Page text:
Burdensome Loads

Words for loads, burdens and related things in Celtic languages.

Worker carrying rice seedlings to her field

Proto-Celtic *baskis = bundle, load
Middle Irish (Gaoidhealg) basc = circular necklet or neckband
Scottish Gaelic (Gàidhlig) basc = round, red, scarlet (archaic)
Middle Welsh (Kymraec) beich = burden, load
Welsh (Cymraeg) baich [bai̯χ] = burden, heavy load, labour, duty, sin, sorrow, woe, responsibility, a load, a dry measure
baich gwaith = workload
beichiaf, beichio = to burden, load, weigh (down), overwhelm, encumber
beichiedig = burdened, laden
beichiog = pregnant, expectant, burdened, laden, fertile, prolific, teeming
beichiogaeth = pregnancy
beichiogaf, beichiogi = to become pregnant, impregnate, conceive
beichiogi = pregnancy, conception, feture, childbirth, delivery (of child)
Cornish (Kernewek) begh = burden, load
begh-ober = workload
beghus = burdensome, onerous
beghya = to burden, impose upon, overload
Middle Breton (Brezonec) bec’h = burden
bec’hiet = loaded, charged, full
bec’h(i)us = heavy, overwhelming, oppressive
bec’h-bec’h = with great difficulty
bec’hiadurezh = oppression
Breton (Brezhoneg) bec’h = difficulty, effort
bec’hiad = load, charge, responsibility, burden
bec’hadenn = physical effort
bec’hded = saturation

Etymology: from the Proto-Indo-European *bʰask- (bundle, band), or from a non-Indo-European source. Words from the same Proto-Celtic root include bascauda (woven mat or vessel to hold basketwork) in Late Latin, bâche (tarpaulin, canvas sheet, cover) in French, vascullo (broom, bundle of straw) in Galician, basket in English, فَشْقَار (fašqār – a heap of sheaves) in Arabic (via Aragonese or Galician) [source].

Words from the same PIE root include fascis (bundle, burden, load, high office) in Latin, and possibly bast (fibre made from certain plants used for matting and cord) in English, bast (bast, raffia) in Danish, bast (inner bark, velvet, skin, hide) in Dutch, and bashkë (together, simultaneously) in Albanian [source].

Old Irish (Goídelc) aire = load, burden
Middle Irish (Gaoidhealg) aire, oire, ere = load, burden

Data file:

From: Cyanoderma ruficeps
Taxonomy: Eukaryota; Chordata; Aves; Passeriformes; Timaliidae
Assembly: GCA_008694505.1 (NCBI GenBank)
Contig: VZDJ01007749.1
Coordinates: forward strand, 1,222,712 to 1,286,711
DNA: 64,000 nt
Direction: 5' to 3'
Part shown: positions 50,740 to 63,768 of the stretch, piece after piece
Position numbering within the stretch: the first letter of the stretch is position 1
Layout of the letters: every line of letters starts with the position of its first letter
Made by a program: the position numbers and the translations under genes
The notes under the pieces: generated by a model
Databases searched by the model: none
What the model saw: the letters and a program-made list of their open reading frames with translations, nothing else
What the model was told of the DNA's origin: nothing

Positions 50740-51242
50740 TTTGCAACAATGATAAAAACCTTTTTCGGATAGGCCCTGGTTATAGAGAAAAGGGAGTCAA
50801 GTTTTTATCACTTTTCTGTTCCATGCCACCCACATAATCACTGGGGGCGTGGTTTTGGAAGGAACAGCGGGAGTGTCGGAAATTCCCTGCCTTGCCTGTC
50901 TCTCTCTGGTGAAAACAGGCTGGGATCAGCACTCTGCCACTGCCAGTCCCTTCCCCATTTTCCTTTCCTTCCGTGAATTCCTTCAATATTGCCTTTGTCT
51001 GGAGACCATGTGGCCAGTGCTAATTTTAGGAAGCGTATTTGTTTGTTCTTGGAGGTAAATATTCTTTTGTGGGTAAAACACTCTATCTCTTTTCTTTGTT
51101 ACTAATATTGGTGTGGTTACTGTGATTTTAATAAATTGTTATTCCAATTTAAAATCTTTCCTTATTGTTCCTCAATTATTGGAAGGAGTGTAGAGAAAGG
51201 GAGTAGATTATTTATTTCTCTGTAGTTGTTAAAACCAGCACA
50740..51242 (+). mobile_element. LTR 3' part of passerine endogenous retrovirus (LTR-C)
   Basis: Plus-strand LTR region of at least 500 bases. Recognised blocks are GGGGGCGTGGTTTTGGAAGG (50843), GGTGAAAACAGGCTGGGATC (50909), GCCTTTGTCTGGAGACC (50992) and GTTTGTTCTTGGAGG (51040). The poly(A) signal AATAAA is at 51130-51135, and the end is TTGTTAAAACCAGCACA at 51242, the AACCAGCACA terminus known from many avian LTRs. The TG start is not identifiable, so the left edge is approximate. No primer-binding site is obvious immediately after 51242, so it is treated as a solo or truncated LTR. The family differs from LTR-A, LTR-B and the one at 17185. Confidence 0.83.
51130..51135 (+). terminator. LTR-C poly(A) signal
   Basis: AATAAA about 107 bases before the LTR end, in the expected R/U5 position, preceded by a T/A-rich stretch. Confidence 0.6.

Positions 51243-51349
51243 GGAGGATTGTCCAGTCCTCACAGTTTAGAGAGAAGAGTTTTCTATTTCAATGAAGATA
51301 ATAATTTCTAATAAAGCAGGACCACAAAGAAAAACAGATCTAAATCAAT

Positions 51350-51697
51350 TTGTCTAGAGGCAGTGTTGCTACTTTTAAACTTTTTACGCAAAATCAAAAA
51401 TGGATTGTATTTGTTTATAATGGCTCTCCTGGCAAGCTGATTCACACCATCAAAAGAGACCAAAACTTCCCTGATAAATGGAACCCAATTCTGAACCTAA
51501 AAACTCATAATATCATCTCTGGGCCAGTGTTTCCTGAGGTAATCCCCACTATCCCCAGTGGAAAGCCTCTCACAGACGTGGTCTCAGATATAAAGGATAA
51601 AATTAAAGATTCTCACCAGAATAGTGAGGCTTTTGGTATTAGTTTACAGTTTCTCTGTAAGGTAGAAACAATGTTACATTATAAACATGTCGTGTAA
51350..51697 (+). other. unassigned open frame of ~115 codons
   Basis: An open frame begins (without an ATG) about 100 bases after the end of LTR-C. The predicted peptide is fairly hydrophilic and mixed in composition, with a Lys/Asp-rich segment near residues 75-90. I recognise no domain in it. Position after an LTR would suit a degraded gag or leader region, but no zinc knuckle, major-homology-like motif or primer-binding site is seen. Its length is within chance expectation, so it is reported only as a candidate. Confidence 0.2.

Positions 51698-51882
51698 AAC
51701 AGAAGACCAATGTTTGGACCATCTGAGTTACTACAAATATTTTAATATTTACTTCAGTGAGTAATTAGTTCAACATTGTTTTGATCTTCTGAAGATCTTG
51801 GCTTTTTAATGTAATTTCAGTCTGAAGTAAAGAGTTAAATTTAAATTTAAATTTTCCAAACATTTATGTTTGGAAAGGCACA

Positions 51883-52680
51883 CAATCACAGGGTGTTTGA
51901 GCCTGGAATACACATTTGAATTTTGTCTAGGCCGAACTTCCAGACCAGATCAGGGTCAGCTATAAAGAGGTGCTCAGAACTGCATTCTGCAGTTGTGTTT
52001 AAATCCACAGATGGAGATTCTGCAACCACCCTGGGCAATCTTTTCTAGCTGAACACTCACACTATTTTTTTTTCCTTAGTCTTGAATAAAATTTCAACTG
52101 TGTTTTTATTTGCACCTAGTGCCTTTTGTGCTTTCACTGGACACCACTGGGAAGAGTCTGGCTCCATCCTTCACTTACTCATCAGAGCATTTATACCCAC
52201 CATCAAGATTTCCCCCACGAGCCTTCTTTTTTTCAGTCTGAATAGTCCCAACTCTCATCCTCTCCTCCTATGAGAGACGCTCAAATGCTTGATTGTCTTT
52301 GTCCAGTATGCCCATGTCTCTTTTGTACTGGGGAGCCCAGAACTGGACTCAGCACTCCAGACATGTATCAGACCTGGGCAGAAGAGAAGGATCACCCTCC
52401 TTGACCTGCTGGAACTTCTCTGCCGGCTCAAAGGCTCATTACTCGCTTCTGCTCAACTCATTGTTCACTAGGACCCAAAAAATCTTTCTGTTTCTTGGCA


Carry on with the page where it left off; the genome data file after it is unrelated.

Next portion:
Irish (Gaeilge) eire = load, burden
eireadóir = encumbrancer
Scottish Gaelic (Gàidhlig) eire [erʲə] = burden, load
eireach [erʲəx] = burdensome, heavy
Manx (Gaelg) errey = burden, impost, imposition, load
thie errey = infirmary
Middle Welsh (Kymraec) areu = burden, sorrow, grief
Welsh (Cymraeg) arau = burden, sorrow, grief

Etymology: unknown [source].

Old Irish (Goídelc) úalach = burden, load, duty
Middle Irish (Gaoidhealg) úalach = burden, charge, load, duty, obligation
Irish (Gaeilge) ualach = load, burden
ualaigh = to load, burden, encumber
Scottish Gaelic (Gàidhlig) uallach = round, red, scarlet (archaic)

Etymology: possibly from uala (shoulder), a version of guala (shoulder), from Middle Irish gúala (shoulder), from Old Irish gúalu (shoulder), from Proto-Indo-European *gew (to bend, curve) [source].

Words from the same PIE root include giro and gyre (a swirling vortex) in English, giro (turn, twist, rotation) in Italian, and giro (turn, spin, tour) in Spanish [source].

Words marked with a * are reconstructions.

Sources: Wiktionary, Am Faclair Beag, Online Manx Dictionary, Teanglann.ie, eDIL – Electronic Dictionary of the Irish Language, In Dúil Bélrai English – Old Irish glossary, Geiriadur Prifysgol Cymru, Gerlyver Kernewek, Dictionaire Favereau, TermOfis, Dictionnaire de la langue gauloise, English – ProtoCeltic WordList (PDF), Etymological Dictionary Of Proto Celtic

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